Coming Clean About Washing Your Dog
Washing your dog is one of those necessary chores that must get done by you or someone else. The good news is it doesn’t have to be an unpleasant job if you approach it with a positive attitude. Most dogs don't like to be washed, but they appreciate the contact and attention. Washing the dog can be a bonding activity as long as you establish gentle, kind, but firm leadership from the start.
Before washing your dog, some grooming steps should be followed prior to the water and shampooing. A thorough brushing should be done before you wash your dog.
Washing your dog can get sloppy, wear old clothes or a bathing suit.
When washing your dog, take its feelings into consideration and the whole process will likely go pretty well. Use careful, gentle movements and be positively involved with pleasant voice tones.
You can wash your dog in the bathtub, sink or use a “RapidBath System”. A RapidBath System is and all-in-one wet, wash and rinse dog bathing solution. Your dog will love the relaxing massage action, and you'll love the results. No more stressful, backbreaking, messy baths for either one of you. The Rapid Bath System includes the handheld RapidBath Device, a professional indoor/outdoor hose, a universal shower adapter and a free Ultra Clean Shampoo Cartridge. The Rapidbath System is affordable, lightweight, and portable, and makes washing and drying the dog easier on your back.
The ear area, especially with dogs with ear flaps, must be completely dry to avoid a damp environment favored by bacteria and fungus.
The water from a garden hose is too cold so don’t use it to wash your dog. Don’t allow a dog to dry outside on a very hot day.
Test and adjust the water temperature to ensure it is consistently warm.
Wet the dog thoroughly from head to tail. You do not need to get your dog's face wet, some dogs are sensitive about this, but do wet the head and neck areas. To wash your dog's face, use a warm, damp washcloth and as little soap as possible, or no soap. If the shampoo is not “no tears”, use a little baby shampoo for the face area if needed.
When washing a dog, using human shampoo is not advised. Dogs' skin is a different pH than people’s so human hair products may be drying and irritating.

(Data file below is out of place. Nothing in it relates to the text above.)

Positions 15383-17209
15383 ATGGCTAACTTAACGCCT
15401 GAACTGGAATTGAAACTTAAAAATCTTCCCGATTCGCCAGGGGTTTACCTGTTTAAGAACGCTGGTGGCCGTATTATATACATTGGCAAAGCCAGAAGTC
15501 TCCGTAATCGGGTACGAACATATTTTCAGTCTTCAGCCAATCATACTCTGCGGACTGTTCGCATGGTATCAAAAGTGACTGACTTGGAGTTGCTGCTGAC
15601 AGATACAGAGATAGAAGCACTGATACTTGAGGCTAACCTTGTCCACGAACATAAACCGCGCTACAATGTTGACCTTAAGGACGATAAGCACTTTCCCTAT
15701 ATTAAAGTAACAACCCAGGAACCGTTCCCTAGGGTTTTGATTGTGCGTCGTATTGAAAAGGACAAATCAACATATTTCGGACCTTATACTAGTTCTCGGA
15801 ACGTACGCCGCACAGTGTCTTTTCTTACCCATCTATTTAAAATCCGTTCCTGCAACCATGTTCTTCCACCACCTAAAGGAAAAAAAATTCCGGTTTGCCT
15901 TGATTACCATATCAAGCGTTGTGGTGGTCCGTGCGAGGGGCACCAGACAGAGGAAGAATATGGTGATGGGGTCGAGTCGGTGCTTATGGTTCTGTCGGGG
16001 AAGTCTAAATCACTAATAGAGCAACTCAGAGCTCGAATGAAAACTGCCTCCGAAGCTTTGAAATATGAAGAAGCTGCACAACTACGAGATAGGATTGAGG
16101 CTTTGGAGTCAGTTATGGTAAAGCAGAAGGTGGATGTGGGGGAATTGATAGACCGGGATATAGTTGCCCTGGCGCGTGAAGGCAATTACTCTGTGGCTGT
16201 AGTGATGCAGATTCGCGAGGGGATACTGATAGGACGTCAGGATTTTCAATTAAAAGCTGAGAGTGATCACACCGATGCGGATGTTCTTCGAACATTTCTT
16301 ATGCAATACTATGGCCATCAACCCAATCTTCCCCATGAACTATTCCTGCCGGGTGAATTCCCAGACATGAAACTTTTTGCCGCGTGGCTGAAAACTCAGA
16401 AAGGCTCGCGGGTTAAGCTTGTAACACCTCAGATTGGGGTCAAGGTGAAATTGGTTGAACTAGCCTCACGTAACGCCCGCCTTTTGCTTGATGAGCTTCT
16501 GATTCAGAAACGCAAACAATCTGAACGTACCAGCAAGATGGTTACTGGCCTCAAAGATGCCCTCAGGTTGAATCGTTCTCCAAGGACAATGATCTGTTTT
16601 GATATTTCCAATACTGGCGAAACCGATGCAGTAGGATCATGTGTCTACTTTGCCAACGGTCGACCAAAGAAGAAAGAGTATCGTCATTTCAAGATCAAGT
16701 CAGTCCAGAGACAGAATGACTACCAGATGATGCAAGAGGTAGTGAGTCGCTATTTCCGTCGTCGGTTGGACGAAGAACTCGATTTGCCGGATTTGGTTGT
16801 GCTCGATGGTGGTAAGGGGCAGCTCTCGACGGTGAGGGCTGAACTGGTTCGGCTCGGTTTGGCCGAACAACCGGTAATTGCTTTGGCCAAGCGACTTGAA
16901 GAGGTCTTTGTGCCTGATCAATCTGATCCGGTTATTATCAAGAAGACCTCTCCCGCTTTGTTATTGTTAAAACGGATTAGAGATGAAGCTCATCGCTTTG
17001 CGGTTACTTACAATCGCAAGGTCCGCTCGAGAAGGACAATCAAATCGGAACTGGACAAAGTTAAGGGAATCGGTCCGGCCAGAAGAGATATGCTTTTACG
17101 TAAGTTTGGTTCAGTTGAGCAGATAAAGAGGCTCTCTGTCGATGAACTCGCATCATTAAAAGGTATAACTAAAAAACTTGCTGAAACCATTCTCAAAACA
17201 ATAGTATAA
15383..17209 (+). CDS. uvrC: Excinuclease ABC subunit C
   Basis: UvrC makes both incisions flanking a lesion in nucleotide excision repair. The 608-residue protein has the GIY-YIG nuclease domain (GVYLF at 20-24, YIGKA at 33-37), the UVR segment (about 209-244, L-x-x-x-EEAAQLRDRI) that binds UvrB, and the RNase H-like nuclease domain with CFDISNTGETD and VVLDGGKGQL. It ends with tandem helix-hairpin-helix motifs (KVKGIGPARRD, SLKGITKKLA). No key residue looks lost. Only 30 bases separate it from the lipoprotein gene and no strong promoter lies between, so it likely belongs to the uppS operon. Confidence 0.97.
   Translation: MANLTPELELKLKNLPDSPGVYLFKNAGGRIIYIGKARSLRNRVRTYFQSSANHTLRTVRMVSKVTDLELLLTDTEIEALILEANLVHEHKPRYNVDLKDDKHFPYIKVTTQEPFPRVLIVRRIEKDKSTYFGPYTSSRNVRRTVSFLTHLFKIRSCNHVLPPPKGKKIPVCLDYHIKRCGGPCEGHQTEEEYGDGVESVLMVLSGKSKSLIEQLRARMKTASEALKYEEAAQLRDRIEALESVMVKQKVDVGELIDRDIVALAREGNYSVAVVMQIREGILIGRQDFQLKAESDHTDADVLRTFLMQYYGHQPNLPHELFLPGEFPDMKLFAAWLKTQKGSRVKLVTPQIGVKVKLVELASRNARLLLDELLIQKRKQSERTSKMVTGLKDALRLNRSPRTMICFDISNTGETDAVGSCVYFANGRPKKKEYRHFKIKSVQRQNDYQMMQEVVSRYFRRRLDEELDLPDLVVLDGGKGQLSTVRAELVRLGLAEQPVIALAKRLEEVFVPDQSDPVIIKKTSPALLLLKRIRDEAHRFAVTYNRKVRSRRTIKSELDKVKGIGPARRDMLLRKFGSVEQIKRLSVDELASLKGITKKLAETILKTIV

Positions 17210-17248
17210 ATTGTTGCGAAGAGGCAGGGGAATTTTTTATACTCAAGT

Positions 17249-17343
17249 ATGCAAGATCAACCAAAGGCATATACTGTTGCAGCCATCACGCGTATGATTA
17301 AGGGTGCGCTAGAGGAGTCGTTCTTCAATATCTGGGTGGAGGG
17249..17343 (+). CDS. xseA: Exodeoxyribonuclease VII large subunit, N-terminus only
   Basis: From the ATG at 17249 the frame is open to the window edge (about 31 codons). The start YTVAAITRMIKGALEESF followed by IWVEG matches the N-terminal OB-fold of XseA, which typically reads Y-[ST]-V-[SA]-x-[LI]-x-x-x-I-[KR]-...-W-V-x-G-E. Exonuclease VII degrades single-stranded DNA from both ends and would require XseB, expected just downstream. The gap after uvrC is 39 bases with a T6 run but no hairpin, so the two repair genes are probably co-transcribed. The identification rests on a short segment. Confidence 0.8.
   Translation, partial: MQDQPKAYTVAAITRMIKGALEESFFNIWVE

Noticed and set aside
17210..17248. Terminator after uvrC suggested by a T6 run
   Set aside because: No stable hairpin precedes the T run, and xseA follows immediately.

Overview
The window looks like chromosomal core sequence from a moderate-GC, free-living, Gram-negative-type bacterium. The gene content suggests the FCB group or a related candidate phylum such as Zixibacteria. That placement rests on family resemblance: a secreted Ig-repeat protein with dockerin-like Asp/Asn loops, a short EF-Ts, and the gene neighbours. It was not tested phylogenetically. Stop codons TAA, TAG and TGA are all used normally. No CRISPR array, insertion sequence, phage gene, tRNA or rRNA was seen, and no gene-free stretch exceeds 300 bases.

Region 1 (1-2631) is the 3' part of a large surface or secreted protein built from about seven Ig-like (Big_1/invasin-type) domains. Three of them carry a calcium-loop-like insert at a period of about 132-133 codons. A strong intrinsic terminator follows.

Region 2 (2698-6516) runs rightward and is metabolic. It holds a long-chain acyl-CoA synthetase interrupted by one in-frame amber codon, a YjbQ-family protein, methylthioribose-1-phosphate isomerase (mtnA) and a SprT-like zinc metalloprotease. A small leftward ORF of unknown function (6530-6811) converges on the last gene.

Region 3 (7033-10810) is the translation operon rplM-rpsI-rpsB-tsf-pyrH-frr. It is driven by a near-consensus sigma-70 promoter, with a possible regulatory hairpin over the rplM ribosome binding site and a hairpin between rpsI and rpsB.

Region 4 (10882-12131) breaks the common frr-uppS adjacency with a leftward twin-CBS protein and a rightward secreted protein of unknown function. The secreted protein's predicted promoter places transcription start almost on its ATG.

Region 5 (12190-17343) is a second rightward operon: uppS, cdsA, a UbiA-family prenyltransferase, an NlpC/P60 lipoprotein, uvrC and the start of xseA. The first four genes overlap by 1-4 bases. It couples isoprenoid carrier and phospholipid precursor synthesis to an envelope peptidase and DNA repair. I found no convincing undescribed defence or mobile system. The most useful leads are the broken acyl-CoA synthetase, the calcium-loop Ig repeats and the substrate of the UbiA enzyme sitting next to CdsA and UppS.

When the dog is wet to the skin, apply shampoo in small amounts, beginning at the back of the neck working down toward the tail. Work up as much lather as possible before adding more shampoo. With short-haired dogs, massage in a vigorous circular motion to pull out the dirt. Use a back-and-forth motion on dogs with medium-length hair, and rub in the direction the hair grows for long-haired dogs.
Wash the dog’s belly, legs, and tail, cleaning between the toes, behind the ears, and under the chin. Be very careful not to get soap or water in the eyes or ears when washing your dog. Talking in gentle tones with praise will have a reassuring effect.
Rinsing can take twice as long as lathering.
Use fresh, warm water to rinse. For dogs with heavy coats, remove as much lather as possible with your hand. It is important to thoroughly rinse. Soap residue dulls the coat, attracts dirt and causes skin discomfort; your dog will attempt to lick the irritating soap, which is not meant to be ingested.
Check for soap residue by looking for residual tiny bubbles. If there are any bubbles, keep rinsing. A small amount of vinegar or lemon juice in the final stages of rinse water will wash away strong odors. Using baking soda will leave a softer and shinier coat.
If your dog's hair tends to tangle, add conditioner at this time, according to the label's directions. Then, rinse the conditioner as you did the shampoo.
When done with rinsing, quickly put a towel on the dog’s back to contain its shaking the water off. Blow lightly on your pet’s nose to elicit another shake that will help remove additional water for easier drying.
If using a hair dryer, be careful not to burn the dog’s skin.
Brush while your dog is drying. A lot of loose fur will come off. If you discover a tick, put a few drops of baby or vegetable oil on it so it can’t breathe. It will come out quickly. Use tweezers to remove the tick by its head. If you are treating for fleas, do it a couple of days after you wash the dog. Flea treatments work through the oils in a canine’s skin; most of these oils are removed when a dog is washed.
If a skunk encounter prompts an emergency dog wash, massage tomato juice, diluted tomato paste, vinegar or mouth wash into the fur, thoroughly wetting it to the skin. Rinse, and then follow shampooing guidelines.For details on grooming...Click Here
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